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Acquittal vs. Discharge: What's the Difference?

Edited by Sara Rehman || By Sawaira Riaz || Updated on November 25, 2023
Acquittal is a legal judgment of not guilty; discharge can mean release from legal charges or obligations, or from employment or service.

Key Differences

Acquittal is a legal term used when a court finds a defendant not guilty of the charges against them. It represents a conclusion of innocence in a criminal trial. Discharge, in a legal context, often refers to the release from a charge due to lack of evidence or other reasons without a determination of guilt or innocence.
Sawaira Riaz
Nov 24, 2023
In criminal law, an acquittal signifies that the prosecution failed to prove the defendant's guilt beyond a reasonable doubt, leading to their release. Discharge can occur before a case goes to trial, often when the prosecution decides there is insufficient evidence to proceed.
Sawaira Riaz
Nov 24, 2023
Acquittal is a final decision, meaning the defendant cannot be retried for the same offense, a protection under the principle of double jeopardy. Discharge, however, may not be final; for instance, discharged charges can sometimes be reinstated if new evidence emerges.
Sara Rehman
Nov 24, 2023
Outside of legal contexts, discharge has broader meanings, including the release of a person from employment, duties, or hospital care. This use is distinct from acquittal, which is specifically a legal term.
Aimie Carlson
Nov 24, 2023
Acquittal and discharge both imply a release, but their connotations and contexts differ significantly. Acquittal carries a connotation of cleared wrongdoing in a legal sense, whereas discharge can refer to various types of releases, not necessarily related to legal proceedings.
Sawaira Riaz
Nov 24, 2023
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Comparison Chart

Legal Context

Judgment of not guilty in a criminal trial
Release from charges or obligations
Sara Rehman
Nov 24, 2023

Finality

Final and cannot be retried
May not be final, subject to change
Sawaira Riaz
Nov 24, 2023

Implication

Implies innocence and end of legal proceedings
Can imply lack of evidence or procedural end
Sawaira Riaz
Nov 24, 2023

Usage

Exclusively legal
Legal and other contexts (employment, medical)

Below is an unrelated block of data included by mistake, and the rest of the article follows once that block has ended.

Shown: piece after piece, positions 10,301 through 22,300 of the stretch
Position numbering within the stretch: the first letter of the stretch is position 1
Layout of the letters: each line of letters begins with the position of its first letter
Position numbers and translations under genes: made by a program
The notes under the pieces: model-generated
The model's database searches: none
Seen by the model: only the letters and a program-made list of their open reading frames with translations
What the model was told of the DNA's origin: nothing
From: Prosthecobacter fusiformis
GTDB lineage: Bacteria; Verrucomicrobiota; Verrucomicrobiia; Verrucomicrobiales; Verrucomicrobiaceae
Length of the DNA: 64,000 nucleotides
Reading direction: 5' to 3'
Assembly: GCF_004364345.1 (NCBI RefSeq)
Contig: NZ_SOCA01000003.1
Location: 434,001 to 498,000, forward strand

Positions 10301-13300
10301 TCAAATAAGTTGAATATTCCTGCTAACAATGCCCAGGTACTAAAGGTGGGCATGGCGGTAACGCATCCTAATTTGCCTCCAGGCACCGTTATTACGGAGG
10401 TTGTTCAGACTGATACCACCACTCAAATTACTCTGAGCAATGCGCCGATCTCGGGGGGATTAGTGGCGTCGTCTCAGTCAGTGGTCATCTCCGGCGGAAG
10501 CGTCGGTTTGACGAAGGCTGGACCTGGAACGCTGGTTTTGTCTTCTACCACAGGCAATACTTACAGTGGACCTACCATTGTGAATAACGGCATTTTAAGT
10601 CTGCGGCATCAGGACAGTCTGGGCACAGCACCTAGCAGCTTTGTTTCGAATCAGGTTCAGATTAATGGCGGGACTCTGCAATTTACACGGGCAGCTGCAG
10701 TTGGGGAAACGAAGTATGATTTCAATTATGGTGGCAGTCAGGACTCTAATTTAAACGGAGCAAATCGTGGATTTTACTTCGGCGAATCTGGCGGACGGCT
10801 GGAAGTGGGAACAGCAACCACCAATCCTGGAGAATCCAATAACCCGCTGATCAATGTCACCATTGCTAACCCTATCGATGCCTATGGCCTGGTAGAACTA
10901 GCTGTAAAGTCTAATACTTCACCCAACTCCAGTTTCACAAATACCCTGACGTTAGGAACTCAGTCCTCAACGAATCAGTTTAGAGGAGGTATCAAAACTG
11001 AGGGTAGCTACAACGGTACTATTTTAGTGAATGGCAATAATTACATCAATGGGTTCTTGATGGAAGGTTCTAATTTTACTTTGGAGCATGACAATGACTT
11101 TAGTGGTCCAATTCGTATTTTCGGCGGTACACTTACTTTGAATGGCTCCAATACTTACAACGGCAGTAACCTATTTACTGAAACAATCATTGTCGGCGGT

Aimie Carlson
Nov 24, 2023

Outcome

Clear outcome of innocence
Outcome may not imply innocence
Janet White
Nov 24, 2023
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Acquittal and Discharge Definitions

Acquittal

End of criminal proceedings without conviction.
The acquittal marked the end of a contentious trial.
Sara Rehman
Nov 14, 2023

Discharge

Formal release from duties or service.
His discharge from military service was an emotional moment.
Harlon Moss
Nov 14, 2023

Acquittal

Legal judgment of not guilty.
The jury's acquittal of the defendant was unexpected.
Aimie Carlson
Nov 14, 2023

Discharge

Release from legal obligations or charges.
The judge ordered his discharge due to lack of evidence.
Aimie Carlson
Nov 14, 2023

Acquittal

Legal exoneration from criminal accusations.
His acquittal was a significant victory for his legal team.
Aimie Carlson
Nov 14, 2023

Discharge

Termination of employment.
His discharge from the company was sudden and unexpected.
Aimie Carlson
Nov 14, 2023

Acquittal

Release from criminal charge.
The acquittal in the high-profile case caused a media uproar.
Sawaira Riaz
Nov 14, 2023

Discharge

Release from a hospital or medical care.
After her recovery, she received a discharge from the hospital.
Janet White
Nov 14, 2023

Acquittal

Declaration of innocence in a trial.
After years of legal battles, his acquittal brought relief.
Aimie Carlson
Nov 14, 2023

Discharge

Dismissal from a contractual or legal responsibility.
The discharge of his debts relieved him from financial burdens.
Sara Rehman
Nov 14, 2023

Acquittal

Judgment, as by a jury or judge, that a defendant is not guilty of a crime as charged.
Sawaira Riaz
Nov 13, 2023

Discharge

To release, as from confinement, care, or duty
Discharge a patient.
Discharge a soldier.
Sawaira Riaz
Nov 13, 2023

Acquittal

The state of being found or proved not guilty.
Sawaira Riaz
Nov 13, 2023

Discharge

To let go; empty out
A train discharging commuters.
Sawaira Riaz
Nov 13, 2023

Acquittal

The act of fulfilling the duties (of a given role, obligation etc.).
Sawaira Riaz
Nov 13, 2023

Discharge

To pour forth; emit
A vent discharging steam.
Sawaira Riaz